Remote work is here to stay. According to research quoted by CityAM, “84% of UK businesses plan on having a hybrid, flexible or remote workforce after the pandemic.”
Advocates of remote work point to a range of benefits, from social and financial to those who see a positive impact on their wellbeing. Its inherent flexibility is also helping to level the employment playing field on a global scale, enabling a more connected global community where people work from anywhere and everywhere in the world.
Across minority and underrepresented groups, for example, remote working is credited with a transformational impact. According to Guardian columnist and author Frances Ryan, remote has been “life-changing for disabled people” and the “shift to working at home over the past year brought new opportunities to those previously excluded from the workforce.” And for some people in the LGBTQ community, remote work has been a “game-changer for inclusion”.
On a global level, it has helped build a more connected global community, where people are working efficiently towards shared missions – from anywhere and everywhere in the world. But as we look ahead to the prospect of a post-pandemic recovery, how will remote work deliver on these nascent positive trends to benefit society as a whole?
- Remote work is a job creation opportunity
Companies that are remote-first understand that what their employees have to offer is much more important than where they are. Any recruitment process that puts limits on location automatically puts limits on the talent they can bring to their team.
Setting out to hire the best in the world, not just the best who can commute to the office, automatically diversifies both the available talent pool and the roles available to candidates, many of which are found in emerging economies.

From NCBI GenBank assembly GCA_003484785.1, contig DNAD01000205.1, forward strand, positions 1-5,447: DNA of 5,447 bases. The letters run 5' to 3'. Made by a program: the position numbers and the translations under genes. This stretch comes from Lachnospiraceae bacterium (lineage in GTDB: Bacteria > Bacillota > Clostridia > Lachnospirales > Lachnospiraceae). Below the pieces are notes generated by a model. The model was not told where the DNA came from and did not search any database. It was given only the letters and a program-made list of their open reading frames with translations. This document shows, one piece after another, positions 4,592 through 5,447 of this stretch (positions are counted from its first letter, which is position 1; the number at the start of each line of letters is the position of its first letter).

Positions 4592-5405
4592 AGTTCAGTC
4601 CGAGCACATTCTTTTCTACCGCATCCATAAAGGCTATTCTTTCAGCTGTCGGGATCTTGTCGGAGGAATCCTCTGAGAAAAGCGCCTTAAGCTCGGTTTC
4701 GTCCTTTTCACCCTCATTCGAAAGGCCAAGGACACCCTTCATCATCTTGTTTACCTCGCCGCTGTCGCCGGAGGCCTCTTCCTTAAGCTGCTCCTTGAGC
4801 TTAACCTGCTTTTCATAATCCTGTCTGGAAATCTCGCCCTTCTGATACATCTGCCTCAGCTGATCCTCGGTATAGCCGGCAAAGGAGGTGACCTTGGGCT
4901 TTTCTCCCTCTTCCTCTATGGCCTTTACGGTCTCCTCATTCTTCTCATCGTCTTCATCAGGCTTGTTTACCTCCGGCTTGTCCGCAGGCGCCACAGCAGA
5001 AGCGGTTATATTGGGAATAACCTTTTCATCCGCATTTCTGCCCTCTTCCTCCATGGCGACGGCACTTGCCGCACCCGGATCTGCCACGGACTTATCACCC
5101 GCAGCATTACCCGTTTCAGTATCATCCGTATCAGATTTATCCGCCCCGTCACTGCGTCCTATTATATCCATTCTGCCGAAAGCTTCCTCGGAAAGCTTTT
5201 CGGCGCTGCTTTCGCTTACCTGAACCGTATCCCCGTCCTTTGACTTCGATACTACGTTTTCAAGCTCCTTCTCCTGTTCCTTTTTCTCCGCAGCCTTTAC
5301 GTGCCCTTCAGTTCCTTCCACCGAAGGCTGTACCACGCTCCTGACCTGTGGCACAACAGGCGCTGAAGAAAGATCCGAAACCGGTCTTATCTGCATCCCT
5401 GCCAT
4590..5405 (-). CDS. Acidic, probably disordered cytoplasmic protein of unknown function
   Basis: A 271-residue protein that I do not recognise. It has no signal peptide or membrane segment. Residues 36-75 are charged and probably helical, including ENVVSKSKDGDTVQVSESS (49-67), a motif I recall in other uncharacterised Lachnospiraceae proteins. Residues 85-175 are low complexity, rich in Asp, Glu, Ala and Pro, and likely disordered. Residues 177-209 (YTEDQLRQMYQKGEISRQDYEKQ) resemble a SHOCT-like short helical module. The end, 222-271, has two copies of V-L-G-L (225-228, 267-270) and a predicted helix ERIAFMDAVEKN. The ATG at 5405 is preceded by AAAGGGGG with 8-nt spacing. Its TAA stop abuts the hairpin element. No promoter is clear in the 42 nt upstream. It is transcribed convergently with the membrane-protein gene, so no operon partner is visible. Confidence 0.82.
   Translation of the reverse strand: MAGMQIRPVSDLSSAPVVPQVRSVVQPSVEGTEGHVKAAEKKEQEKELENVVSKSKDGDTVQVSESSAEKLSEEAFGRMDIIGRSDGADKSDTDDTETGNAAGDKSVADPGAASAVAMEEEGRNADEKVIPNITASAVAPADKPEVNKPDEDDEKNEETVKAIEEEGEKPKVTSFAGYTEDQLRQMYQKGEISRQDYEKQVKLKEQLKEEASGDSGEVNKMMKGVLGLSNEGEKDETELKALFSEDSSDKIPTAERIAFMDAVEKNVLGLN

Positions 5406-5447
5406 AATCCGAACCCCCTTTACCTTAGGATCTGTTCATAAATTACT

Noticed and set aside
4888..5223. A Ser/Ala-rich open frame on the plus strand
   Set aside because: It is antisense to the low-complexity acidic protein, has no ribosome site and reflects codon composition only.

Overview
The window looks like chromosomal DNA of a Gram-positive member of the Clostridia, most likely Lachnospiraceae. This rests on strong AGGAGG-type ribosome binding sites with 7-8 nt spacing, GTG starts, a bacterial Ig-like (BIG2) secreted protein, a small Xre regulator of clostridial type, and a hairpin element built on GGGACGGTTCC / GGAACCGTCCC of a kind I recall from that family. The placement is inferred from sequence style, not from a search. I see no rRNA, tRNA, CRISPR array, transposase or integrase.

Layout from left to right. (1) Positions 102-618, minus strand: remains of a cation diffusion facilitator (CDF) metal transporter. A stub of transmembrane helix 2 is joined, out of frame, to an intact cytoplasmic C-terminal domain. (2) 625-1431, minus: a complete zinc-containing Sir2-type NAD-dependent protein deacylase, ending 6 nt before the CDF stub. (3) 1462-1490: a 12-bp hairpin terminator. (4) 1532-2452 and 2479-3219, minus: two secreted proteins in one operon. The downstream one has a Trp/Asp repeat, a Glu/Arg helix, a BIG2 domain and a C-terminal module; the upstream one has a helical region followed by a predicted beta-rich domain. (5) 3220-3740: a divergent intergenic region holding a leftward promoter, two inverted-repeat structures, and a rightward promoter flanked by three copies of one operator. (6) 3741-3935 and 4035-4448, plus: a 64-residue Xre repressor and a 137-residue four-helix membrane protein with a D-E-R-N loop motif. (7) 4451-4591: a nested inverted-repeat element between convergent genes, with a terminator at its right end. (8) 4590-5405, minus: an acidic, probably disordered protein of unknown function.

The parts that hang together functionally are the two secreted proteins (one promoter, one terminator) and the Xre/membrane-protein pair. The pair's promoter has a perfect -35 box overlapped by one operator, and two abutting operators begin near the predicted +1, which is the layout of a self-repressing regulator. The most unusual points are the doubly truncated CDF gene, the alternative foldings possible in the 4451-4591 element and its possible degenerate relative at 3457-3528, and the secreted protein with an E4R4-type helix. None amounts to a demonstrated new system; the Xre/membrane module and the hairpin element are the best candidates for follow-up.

Progress is vital. The World Bank estimates that with the growing world population, 600 million more jobs must be created in the next decade, stating: “Above all, job creation will be the key factor for emerging countries to reduce poverty, improve people’s lives, and reach the Sustainable Development Goals by 2030.”
- Remote work has helped broaden venture capital investment
When the pandemic took hold and economies were put under huge strain, concerns were raised about the availability of venture funding and the continuity of investment activity. Eighteen months on, and investment capital cash has rarely been more plentiful. Why? Venture capitalists never truly needed to meet entrepreneurs in person to identify a business plan with the right potential.
In November last year, for example, Harvard Business School reported that COVID was not slowing VC investment and “despite the economic uncertainty, most venture capitalists expect their investments to outperform major equity indexes and are still funding new endeavours”.
- Remote work can help address chronic skill shortages
With talent gaps in the richest economies growing ever larger, companies face a skills deficit that could significantly harm their growth. A Korn Ferry Institute study, for instance, suggests that the financial and business services industries in the U.S. and UK could suffer a US$1.3 trillion revenue loss due to the talent shortage.
Yet, remote work offers the opportunity to connect people with the right skills to employers who desperately need them. By opening their doors to talent on a global scale, businesses can fill vacant roles and build an effective international presence that can help maximise their potential.
Despite the opportunities created by remote working, some major challenges remain. As of October 2020, only 59% of the world’s population had Internet access. Expanding infrastructure to support a global remote workforce is clearly one of the top priorities if organisations and workers are to fully reap the benefits.
In addition, many communities with Internet infrastructure don’t have the resources to access it – costs may be too high, or they may simply not have adequate infrastructure at home. Even in the richest countries, many rural communities still don’t have access to high-performance broadband, often making video calling and other digital services impractical in the working context.
Driven by the most unwelcome events, remote working has been brought into the spotlight. Organisations once completely opposed to the idea have changed perspective and are now focused on maximising the financial, operations and employee wellbeing benefits that offering remote work can bring. At the same time, this major shift in workplace culture is also driving positive change and bringing new opportunities to people with all the right skills, irrespective of where they are based.